An officer drew his weapon and several people were arrested as confrontations over the proposed Dakota Access pipeline in North Dakota continue this week. A protester on horseback allegedly charged at the officer, who viewed it as an act of aggression, authorities said Wednesday.
The gun was carrying bean-bag rounds, which is less-lethal ammunition designed to incapacitate, according to a Morton County Sheriff’s Department press release. The incident took place as law enforcement went on to arrest 21 protesters at two construction sites near St. Anthony, a town some 30 miles northwest of where the main Native American protesters are based.
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Law enforcement responded to the protests with specialized equipment and weapons, including armored vehicles. Protesters were arrested for allegedly resisting arrest, trespassing private property, and possession of stolen property.
“Officers are trained to respond to the threats they perceive and to take appropriate action. A charging horse combined with totality of the situation presented an imminent threat to the officer,” said Morton County Sheriff Kyle Kirchmeier, in the release.
In similar situations in the past, some Native Americans have said “charging” is the traditional Sioux way of introducing horses. Native American protesters — who call themselves protectors — have meanwhile maintained that demonstrations are peaceful.
So far, 95 people have been arrested for protest activities since the start of the Dakota Access pipeline protests, according to the Morton County Sheriff’s Department.
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The Dakota Access pipeline — a 1,172-mile project — would move more than half a million barrels of crude oil per day through the Dakotas, Iowa, and into a hub in Illinois. For months Standing Rock Sioux Tribe members have protested construction sites, in part because of the risk of a spill into the Missouri River — the longest river in North America and the tribe’s sole water supply.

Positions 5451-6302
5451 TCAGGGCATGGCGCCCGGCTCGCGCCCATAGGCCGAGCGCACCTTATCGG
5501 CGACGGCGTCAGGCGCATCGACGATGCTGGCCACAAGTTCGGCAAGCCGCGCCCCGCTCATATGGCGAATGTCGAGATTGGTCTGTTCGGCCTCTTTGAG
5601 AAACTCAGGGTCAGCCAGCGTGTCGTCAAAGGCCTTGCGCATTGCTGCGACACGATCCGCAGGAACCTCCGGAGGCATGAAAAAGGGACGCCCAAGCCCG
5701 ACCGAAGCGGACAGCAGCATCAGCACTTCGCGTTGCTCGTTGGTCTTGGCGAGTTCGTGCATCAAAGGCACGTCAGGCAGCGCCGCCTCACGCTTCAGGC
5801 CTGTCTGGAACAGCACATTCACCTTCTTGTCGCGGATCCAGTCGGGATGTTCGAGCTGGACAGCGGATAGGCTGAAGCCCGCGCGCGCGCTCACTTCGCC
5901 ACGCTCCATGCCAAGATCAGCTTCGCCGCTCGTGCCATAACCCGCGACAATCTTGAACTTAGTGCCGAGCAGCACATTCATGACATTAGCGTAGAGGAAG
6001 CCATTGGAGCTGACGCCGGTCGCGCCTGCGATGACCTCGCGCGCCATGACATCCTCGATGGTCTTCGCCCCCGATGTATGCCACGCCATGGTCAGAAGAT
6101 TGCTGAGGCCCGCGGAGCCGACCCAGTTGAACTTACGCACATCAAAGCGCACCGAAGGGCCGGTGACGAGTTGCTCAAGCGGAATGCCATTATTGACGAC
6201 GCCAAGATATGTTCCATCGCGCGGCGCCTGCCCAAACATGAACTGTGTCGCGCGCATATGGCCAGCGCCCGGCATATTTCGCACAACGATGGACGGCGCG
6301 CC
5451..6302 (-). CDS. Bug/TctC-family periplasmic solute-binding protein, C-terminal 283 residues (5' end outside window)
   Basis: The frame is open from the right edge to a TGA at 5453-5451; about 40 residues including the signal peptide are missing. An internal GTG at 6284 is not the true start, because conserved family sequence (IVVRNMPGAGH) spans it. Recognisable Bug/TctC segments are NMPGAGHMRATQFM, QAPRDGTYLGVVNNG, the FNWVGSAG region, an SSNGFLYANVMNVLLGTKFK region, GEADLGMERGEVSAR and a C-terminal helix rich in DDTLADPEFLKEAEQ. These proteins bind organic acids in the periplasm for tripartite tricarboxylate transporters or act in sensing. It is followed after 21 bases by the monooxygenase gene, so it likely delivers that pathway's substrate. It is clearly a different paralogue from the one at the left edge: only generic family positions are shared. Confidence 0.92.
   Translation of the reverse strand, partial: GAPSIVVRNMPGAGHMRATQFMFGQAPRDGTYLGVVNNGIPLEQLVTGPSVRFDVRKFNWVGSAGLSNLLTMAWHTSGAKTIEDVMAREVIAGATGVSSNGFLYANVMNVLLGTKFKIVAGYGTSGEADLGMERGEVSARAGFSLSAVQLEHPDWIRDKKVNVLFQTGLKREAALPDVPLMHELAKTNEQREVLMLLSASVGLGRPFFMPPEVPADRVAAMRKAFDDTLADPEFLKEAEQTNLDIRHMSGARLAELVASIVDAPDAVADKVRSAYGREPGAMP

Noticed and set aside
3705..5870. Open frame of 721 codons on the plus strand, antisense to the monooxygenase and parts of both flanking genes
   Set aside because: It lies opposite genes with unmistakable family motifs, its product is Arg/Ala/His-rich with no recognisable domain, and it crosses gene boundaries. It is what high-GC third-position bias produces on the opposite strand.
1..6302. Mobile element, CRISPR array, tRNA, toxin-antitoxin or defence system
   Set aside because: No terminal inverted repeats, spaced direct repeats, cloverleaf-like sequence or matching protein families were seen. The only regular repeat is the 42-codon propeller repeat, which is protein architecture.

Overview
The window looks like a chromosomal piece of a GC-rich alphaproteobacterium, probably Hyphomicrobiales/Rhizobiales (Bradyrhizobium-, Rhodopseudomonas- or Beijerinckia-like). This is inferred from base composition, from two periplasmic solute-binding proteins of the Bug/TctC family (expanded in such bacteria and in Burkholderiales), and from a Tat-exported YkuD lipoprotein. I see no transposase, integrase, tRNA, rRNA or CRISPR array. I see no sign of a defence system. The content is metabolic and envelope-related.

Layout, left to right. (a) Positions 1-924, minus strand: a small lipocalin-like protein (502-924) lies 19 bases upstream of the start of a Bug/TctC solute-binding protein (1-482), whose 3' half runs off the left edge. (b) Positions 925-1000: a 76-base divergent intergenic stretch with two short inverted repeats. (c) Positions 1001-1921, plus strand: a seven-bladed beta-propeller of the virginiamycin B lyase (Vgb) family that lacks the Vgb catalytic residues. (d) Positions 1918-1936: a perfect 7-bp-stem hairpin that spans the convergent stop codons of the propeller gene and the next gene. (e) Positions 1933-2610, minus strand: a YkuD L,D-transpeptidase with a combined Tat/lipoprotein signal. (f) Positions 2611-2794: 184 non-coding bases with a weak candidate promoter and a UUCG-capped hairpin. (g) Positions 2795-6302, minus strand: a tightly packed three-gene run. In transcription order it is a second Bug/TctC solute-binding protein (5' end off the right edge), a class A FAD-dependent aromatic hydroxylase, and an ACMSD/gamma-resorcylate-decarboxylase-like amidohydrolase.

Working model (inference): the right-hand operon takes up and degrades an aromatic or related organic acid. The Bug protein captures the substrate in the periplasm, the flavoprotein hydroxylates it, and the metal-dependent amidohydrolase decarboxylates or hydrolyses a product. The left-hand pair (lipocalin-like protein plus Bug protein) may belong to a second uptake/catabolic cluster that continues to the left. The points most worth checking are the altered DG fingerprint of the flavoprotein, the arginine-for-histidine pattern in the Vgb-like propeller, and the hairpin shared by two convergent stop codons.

Construction on federal land in North Dakota has been halted following a court order and an Obama administration request, but the company is able to continue on private and state land the project mostly covers.
In the meantime, protests in North Dakota have turned violent. Earlier this month, a Dakota Access construction crew bulldozed alleged sacred sites, and shortly after, protesters clashed with private security officers hired by the company — who reportedly confronted protesters with dogs and pepper spray. Injuries were reported on both sides.
The most recent set of arrests took place days after Dakota Access, a developing arm of Texas-based Energy Transfer Partners, bought more than 6,000 acres of a ranch adjacent to the project’s route. North Dakota Attorney General Wayne Stenehjem told Dakota Access earlier this week the company has 30 days to explain how it intends to use the land.
The land purchased includes the area where the Standing Rock Sioux Tribe alleges Dakota Access bulldozed sacred sites, the Dickinson Press reported. With some exceptions, North Dakota anti-corporate farming law prohibits corporations, and limited liability companies like Dakota Access, from owning or leasing agricultural land, and to practice farming or ranching.